I recently bought another cookbook that had vegetarian and nonvegetarian options for each recipe. It seems like a great idea—the author sells more books, and the user, hopefully, is seduced into trying the vegetarian options.

Cynthia said...

Sounds like a great book, I enjoy
eating a vege meal about three
times a week, will give this one
a look-see.

Charles Gramlich said...

Growing up on the farm, we always had lots of good veggies, but we also always had meat and I developed a taste for it young. I just don't see myself as leaving a table satisfied if I didn't have "any" meat. I should certainly eat more veggies these days, though.

Lisa said...

This may motivate me to think about giving up mean again. I've never had much luck vegetarianism for long periods of time but I have a lot of reasons why I'd like to give up eating things with faces.

David Foster Wallace has a great essay, CONSIDER THE LOBSTER with a lot of insights about our psychological approach to eating animals. His observation that we tend to rename the meat of an animal that's cute and furry, like beef and veal, but we don't worry too much about the less attractive animals like fish and chicken. Hmmmmmm.

ChrisEldin said...

My kids are vegetarian. Long story, but it's really hard to cook for them.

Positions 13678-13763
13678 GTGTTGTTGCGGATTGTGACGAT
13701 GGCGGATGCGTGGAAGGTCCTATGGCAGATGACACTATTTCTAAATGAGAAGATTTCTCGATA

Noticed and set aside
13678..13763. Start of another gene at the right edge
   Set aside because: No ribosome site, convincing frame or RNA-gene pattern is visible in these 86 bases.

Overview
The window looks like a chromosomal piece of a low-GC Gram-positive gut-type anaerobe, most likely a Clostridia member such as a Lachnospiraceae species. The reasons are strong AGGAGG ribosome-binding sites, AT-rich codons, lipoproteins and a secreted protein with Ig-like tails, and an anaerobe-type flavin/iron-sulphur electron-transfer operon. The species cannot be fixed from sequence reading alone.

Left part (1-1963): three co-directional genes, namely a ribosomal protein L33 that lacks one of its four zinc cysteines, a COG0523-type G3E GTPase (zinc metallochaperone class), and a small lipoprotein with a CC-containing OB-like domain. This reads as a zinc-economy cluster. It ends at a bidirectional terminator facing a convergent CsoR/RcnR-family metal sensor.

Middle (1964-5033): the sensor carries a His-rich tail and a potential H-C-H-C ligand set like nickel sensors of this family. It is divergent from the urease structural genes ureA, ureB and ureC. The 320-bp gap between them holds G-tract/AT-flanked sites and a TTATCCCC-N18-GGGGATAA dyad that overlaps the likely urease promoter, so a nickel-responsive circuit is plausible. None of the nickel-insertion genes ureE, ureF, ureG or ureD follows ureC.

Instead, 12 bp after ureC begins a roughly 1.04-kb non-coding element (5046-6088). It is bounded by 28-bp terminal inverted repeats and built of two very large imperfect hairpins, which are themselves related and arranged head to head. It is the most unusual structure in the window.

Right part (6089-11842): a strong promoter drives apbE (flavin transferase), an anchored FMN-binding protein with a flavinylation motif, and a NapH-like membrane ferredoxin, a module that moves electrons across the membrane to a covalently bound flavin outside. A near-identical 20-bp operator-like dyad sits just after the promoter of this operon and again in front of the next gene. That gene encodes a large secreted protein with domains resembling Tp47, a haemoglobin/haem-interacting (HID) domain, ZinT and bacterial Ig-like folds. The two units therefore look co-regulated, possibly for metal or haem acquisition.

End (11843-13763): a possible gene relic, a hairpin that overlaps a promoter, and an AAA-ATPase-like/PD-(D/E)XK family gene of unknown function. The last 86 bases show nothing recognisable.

DH and I haven't had beef for a long time. Now the thought of it (with Mad Cow disease) is totally unappealing.

This sounds like a great book! Thanks for the rec and review!

SandyCarlson said...

Now I know Geraldine writes cookbooks. Your line "easy to understand" is a clincher for this lousy cook. I am a vegetarian, and I will have a look. Thanks, Billy!

Lane said...

Any recipe with 'easy' in the title is good for me. The titles alone sound delicious!

I shall check it out.

Billy said...

Melanie, you won't regret it!

Jo, me too. I can't make the complete transition.

absolute--yeah! There's a lot of energy in such diets!

Juliet, veggies are great. I wish I had access to a co-op to bypass the pesticides.

Cynthia, it's worth the effort.

Shauna, yes, this book is very versatile.

Charles, I frequently have a hankering for a steak or a burger ... and probably always will.

Lisa, fascinating point--and true!

Chris, it's amazing how many "writing" bloggers are vegetarians.

Sandy, this one is really good for people like you and me, who can manage in the kicthen, but not gracefully lol.

Lane, "easy" is a prerequisite for most anything I do in the kitchen.